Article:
Ten of these 34 samples were labeled to contain chloroquine as API, eight to contain quinine, and another eight to contain sulfamethoxazole/trimethoprim. Out of the 34 probably falsified medicines 32 were anti-infectives. Probably falsified samples were found only in five of the 13 countries where this study was conducted, i.e., in Cameroon, Chad, DRC, and CAR (Central Africa) and in Nigeria (West Africa). Out of the 111 medicines collected from informal vendors, 14 (12.6%) were rated as probably falsified, contrasting to 20 (i.e., only 1.1%) out of the 1,808 medicines from legal sources (p < 0.0001). Out of the 970 medicines collected from the own stock of the participating faith-based DSOs, only three (0.3%) were rated as probably falsified, indicating a largely successful product and supplier selection by the DSOs.

Fifteen of the 34 probably falsified samples were stated to be produced in Africa (13 of these in Nigeria), and the others in Europe (8), India (5), and China (5). For one sample no country of manufacture was indicated. However, the manufacturer and the country of origin stated on the label of a falsified medicine may obviously be incorrect. Some manufacturers named in Supplementary Table S2, such as Strides Arcolab, India, have an excellent international reputation which falsifiers may have criminally misused in the labelling of their falsified medicines. For the artemether/lumefantrine preparation listed in Supplementary Table S2, Strides Arcolab confirmed to the authors and to WHO that this product is a falsification. Some other manufacturers listed in Supplementary Table S2, such as “Enitop Pharmaceuticals Nig. Ltd” and “Pharmachim Bulgaria” are non-existing companies37.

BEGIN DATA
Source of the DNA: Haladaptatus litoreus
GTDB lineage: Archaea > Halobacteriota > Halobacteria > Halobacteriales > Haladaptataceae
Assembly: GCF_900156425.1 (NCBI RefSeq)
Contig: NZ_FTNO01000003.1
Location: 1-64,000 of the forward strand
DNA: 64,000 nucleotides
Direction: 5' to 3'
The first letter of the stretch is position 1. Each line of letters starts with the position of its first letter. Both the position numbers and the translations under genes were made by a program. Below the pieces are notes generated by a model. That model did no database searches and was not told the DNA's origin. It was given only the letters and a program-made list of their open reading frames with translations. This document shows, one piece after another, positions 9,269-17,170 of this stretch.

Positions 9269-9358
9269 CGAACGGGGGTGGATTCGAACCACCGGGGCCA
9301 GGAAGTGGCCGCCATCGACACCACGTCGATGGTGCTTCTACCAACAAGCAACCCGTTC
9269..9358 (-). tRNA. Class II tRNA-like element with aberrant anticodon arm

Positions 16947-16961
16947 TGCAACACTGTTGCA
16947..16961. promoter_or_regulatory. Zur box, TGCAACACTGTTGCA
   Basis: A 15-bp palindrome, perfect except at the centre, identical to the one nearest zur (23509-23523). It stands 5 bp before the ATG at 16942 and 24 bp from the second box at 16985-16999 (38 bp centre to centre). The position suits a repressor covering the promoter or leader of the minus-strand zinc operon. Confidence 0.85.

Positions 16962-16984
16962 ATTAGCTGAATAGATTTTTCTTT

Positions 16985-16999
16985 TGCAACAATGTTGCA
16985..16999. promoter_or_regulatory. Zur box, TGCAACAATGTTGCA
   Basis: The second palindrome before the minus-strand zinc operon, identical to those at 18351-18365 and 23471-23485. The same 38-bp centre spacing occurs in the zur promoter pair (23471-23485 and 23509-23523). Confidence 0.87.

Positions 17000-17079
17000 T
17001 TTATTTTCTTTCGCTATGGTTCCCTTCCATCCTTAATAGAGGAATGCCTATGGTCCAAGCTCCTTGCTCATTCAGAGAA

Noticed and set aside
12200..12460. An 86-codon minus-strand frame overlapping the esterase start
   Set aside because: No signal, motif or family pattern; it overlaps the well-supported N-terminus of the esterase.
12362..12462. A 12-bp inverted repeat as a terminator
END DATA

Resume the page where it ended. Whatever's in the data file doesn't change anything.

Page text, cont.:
Notably, out of the 34 probably falsified medicines, 22 samples (64.7%) were reported to show deficiencies already in visual inspection, such as missing data or mistakes in the labelling, or visible deficiencies of the dosage forms. In contrast, out of the 1885 medicines considered non-falsified, 34 (i.e., only 1.8%) were reported to show visual deficiencies. This difference is statistically significant (p < 0.0001) and emphasizes that careful visual inspection is an important and powerful tool in the screening for falsified medicines26,38,39.

Changes of the occurrence of substandard and falsified medicines in the course of the COVID-19 pandemic